Ten years on, turnaround in Australia-India tiesMay 10th, 2008 - 11:30 am ICT by admin
By Neena Bhandari
Sydney, May 10 (IANS) Australia-India bilateral relations have a whiff of spring about them as the two countries strive to take the relationship to a “new level” 10 years after the frosty snapping of defence ties in the wake of the 1998 Pokhran nuclear test. The Australian Labour government wants to make the India relationship a priority, adding “depth and vigour” to it. One of the three pillars of Prime Minister Kevin Rudd’s foreign policy is “a comprehensive and revitalised engagement with Asia”, a far cry from the ousted John Howard-led Conservative government’s United States-centric approach.
“We stand today at an exciting juncture in the development of India-Australia relations. There is a shared desire to further expand and upgrade the bilateral relationship,” says an optimistic Sujatha Singh, the Indian high commissioner in Canberra, as both the Australian prime minister and Foreign Minister Stephen Smith have indicated that they will visit India this year.
That the bilateral relationship has so far been lagging is reflected in the fact that the last Indian prime minister to visit Australia was Rajiv Gandhi in 1986. Since then, the nearly 250,000 and growing Indian diaspora is eager to see an Indian prime minister visit Australia.
Pointing out that the broader hopes and expectations in the India-Australia relationship have remained unfulfilled, department of foreign affairs and trade secretary Michael L’Estrange says, “The growth and influence of India will be a defining feature of the 21st century. We’ve only touched the tip of an iceberg in this bilateral relationship.”
India has become the third largest source of international immigrants and second largest source of skilled migrants and international students. Against 50,000 Aussies travelling to India in 2003, the number shot up to 106,000 in 2006 and showed an increase of 18 percent in 2007.
Australia and India have also agreed on the terms of reference for the FTA feasibility study, which is expected to be completed by early 2009. Bilateral trade between the two countries is worth A$11.4 billion (US$ 10.7 billion).
Australia is using a fresh strategic approach to get New Delhi’s attention. From an FTA to backing India’s bid to become a permanent member of the United Nations Security Council, the government doesn’t want to miss the bus as the emerging economic power takes long strides.
“Australia-India relations have a great potential to grow, not just economically but in every field. Through the UN, Australia will have further closer linkages with India. The relations with the three big countries of the US, China and India are more important to us (Australia) than to them and Australia needs to attract their attention,” says Richard Woolcott, former secretary of the Department of Foreign Affairs and Trade and former ambassador to the United Nations.
As energy and resources become the drivers of the India-Australia relationship, with India importing billions of dollars worth of gold and coal, apart from diamonds and food items, the question is what stand Australia will take on the connected problems of nuclear non-proliferation and use of nuclear energy to cut greenhouse gas emissions.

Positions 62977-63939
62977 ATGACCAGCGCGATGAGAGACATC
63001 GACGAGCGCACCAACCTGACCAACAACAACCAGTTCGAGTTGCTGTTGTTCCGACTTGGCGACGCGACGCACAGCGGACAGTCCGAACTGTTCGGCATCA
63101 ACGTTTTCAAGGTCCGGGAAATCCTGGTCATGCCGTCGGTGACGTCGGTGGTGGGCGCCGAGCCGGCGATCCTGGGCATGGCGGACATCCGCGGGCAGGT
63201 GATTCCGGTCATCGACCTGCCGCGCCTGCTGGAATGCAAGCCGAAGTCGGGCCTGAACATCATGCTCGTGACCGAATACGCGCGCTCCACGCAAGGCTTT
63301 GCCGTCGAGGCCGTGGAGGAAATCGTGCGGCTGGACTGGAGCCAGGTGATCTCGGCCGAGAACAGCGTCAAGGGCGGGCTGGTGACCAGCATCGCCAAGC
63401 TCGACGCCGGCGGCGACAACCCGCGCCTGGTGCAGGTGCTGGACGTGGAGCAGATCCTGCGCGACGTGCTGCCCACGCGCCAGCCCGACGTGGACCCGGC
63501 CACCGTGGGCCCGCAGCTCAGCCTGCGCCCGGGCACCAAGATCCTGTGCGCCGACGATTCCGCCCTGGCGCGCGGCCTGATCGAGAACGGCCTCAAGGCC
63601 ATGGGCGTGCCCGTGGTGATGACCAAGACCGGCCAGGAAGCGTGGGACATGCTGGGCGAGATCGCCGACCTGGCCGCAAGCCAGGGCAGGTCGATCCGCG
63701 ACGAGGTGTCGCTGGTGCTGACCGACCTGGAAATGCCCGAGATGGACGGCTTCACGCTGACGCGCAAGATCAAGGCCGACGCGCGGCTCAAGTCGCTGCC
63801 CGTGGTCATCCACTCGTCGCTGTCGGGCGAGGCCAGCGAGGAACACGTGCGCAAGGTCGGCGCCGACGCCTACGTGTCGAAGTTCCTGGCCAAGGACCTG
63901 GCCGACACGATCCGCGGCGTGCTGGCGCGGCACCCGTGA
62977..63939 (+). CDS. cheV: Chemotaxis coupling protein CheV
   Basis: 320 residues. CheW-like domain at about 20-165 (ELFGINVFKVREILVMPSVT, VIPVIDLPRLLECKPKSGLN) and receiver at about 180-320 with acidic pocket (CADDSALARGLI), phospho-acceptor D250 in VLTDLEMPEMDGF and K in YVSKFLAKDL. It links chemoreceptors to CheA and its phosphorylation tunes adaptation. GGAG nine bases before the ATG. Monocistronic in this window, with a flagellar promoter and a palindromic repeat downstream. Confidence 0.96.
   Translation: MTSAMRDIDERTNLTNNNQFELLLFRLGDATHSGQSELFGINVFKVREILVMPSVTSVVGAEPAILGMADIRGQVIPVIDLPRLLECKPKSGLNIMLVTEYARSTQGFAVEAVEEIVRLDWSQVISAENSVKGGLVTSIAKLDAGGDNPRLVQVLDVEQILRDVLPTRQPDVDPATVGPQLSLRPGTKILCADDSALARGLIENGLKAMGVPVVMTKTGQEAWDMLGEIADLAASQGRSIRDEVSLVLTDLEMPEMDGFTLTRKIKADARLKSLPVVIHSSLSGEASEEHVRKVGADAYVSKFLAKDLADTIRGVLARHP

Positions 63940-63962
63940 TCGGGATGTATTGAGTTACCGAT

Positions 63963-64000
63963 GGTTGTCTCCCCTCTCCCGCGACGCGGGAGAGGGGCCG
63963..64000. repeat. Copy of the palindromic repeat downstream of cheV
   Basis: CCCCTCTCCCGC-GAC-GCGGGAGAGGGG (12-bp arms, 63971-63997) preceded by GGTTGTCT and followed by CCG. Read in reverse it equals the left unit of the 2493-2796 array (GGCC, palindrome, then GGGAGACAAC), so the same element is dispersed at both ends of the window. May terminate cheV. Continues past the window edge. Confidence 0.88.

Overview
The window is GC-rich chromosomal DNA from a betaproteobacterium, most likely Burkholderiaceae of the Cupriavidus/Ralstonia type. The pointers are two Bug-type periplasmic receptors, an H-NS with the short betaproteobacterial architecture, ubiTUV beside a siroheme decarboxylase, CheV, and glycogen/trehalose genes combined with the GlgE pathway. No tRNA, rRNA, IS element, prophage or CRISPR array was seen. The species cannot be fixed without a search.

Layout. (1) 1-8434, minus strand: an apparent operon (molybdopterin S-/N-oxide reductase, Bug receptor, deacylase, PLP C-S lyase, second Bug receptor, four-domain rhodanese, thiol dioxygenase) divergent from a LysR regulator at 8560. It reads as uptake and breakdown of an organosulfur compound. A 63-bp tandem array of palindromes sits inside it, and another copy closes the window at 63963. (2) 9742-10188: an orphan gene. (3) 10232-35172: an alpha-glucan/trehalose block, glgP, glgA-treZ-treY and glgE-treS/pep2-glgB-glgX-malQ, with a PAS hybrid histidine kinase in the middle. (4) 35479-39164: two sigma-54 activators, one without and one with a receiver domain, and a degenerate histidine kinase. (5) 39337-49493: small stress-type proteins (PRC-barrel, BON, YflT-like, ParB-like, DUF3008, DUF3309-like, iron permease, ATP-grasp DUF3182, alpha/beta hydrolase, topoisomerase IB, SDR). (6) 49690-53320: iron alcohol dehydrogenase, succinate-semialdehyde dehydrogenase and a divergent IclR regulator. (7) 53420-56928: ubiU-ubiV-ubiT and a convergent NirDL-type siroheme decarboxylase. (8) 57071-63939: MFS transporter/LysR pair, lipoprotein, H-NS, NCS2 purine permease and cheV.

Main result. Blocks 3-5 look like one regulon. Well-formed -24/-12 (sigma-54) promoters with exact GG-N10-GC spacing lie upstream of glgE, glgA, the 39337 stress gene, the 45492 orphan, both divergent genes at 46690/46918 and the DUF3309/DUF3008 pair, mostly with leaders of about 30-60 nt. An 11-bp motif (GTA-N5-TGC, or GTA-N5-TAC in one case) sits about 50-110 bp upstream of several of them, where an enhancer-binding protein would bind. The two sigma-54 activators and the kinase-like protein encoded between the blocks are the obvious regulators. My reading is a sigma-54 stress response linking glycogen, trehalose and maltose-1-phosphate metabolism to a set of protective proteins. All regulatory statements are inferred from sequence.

While it was the former Howard government that had unrelentingly condemned the 1998 blasts, it agreed last August to sell uranium to India subject to the finalisation of a US-India nuclear technology exchange deal and the conclusion of a bilateral Australia-India nuclear safeguards agreement.
However, the Labour government has reiterated its pre-election pledge that it will not sell uranium to India unless the latter signs the Nuclear Non-Proliferation Treaty (NPT).
“This government will also have its conversion to understanding the rise of India. Australia holds the world’s largest uranium reserves, and a uranium supply relationship would be the most direct way to make it an indispensable partner to a rising India,” says Rory Medcalf, programme director, international security, Lowy Institute for International Policy, an independent think tank based here.
“The relations are hesitating on the brink of partnership and the sale of uranium could be one way of leap-frogging this relationship to a new high. Canberra would be short sighted in the extreme to treat Asia’s second rising giant as second rate,” adds Medcalf.
Smith’s recent public repudiation of the quadrilateral dialogue between the US, Australia, Japan and India, alongside his Chinese counterpart, didn’t go down well in New Delhi. China was irked last year at Japan’s move to expand the strategic dialogue to include India. There are many in New Delhi who are wary of the Mandarin-speaking prime minister’s China tilt.
In the past year, the failed terrorism case and incarceration of Indian doctor Mohammed Haneef and issues of race spilling on and off the cricket field have challenged this relationship.
“Despite the good intentions on both sides, Indo-Aussie ties have become a case of one step forward, two backwards,” says Ashutosh Misra, research fellow at Griffith University in Brisbane.
So will this bilateral relationship be catapulted to a new high? As India defines its role as a superpower in the region and the world, there certainly is a sense of excitement and moderate optimism. Much will depend on the two governments’ political will to clinch the many opportunities and make this a substantial relationship.